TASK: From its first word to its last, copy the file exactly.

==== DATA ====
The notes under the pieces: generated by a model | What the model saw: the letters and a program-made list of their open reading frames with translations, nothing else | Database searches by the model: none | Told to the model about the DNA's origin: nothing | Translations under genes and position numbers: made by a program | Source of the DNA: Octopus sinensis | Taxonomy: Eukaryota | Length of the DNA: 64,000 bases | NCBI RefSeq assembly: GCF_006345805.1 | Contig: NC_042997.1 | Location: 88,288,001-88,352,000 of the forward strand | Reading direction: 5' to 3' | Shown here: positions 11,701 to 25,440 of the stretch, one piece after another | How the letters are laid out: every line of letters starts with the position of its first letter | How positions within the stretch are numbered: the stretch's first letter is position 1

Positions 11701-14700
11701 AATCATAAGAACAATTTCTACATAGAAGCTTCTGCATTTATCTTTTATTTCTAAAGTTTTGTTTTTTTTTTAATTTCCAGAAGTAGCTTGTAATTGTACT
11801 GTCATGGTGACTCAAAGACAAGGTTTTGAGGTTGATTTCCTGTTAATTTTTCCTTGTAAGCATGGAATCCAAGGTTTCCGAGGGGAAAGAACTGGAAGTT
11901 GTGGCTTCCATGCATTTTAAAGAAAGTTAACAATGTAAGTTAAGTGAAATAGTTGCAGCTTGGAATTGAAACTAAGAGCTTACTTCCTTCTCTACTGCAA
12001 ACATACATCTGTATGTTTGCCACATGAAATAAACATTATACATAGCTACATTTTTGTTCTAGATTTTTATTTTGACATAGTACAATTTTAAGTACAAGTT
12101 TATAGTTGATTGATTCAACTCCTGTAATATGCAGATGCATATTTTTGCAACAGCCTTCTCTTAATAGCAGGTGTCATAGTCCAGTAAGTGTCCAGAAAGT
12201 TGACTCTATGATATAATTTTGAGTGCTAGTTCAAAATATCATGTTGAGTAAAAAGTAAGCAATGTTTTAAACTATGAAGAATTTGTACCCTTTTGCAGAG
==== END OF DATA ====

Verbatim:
The notes under the pieces: generated by a model | What the model saw: the letters and a program-made list of their open reading frames with translations, nothing else | Database searches by the model: none | Told to the model about the DNA's origin: nothing | Translations under genes and position numbers: made by a program | Source of the DNA: Octopus sinensis | Taxonomy: Eukaryota | Length of the DNA: 64,000 bases | NCBI RefSeq assembly: GCF_006345805.1 | Contig: NC_042997.1 | Location: 88,288,001-88,352,000 of the forward strand | Reading direction: 5' to 3' | Shown here: positions 11,701 to 25,440 of the stretch, one piece after another | How the letters are laid out: every line of letters starts with the position of its first letter | How positions within the stretch are numbered: the stretch's first letter is position 1

Positions 11701-14700
11701 AATCATAAGAACAATTTCTACATAGAAGCTTCTGCATTTATCTTTTATTTCTAAAGTTTTGTTTTTTTTTTAATTTCCAGAAGTAGCTTGTAATTGTACT
11801 GTCATGGTGACTCAAAGACAAGGTTTTGAGGTTGATTTCCTGTTAATTTTTCCTTGTAAGCATGGAATCCAAGGTTTCCGAGGGGAAAGAACTGGAAGTT
11901 GTGGCTTCCATGCATTTTAAAGAAAGTTAACAATGTAAGTTAAGTGAAATAGTTGCAGCTTGGAATTGAAACTAAGAGCTTACTTCCTTCTCTACTGCAA
12001 ACATACATCTGTATGTTTGCCACATGAAATAAACATTATACATAGCTACATTTTTGTTCTAGATTTTTATTTTGACATAGTACAATTTTAAGTACAAGTT
12101 TATAGTTGATTGATTCAACTCCTGTAATATGCAGATGCATATTTTTGCAACAGCCTTCTCTTAATAGCAGGTGTCATAGTCCAGTAAGTGTCCAGAAAGT
12201 TGACTCTATGATATAATTTTGAGTGCTAGTTCAAAATATCATGTTGAGTAAAAAGTAAGCAATGTTTTAAACTATGAAGAATTTGTACCCTTTTGCAGAG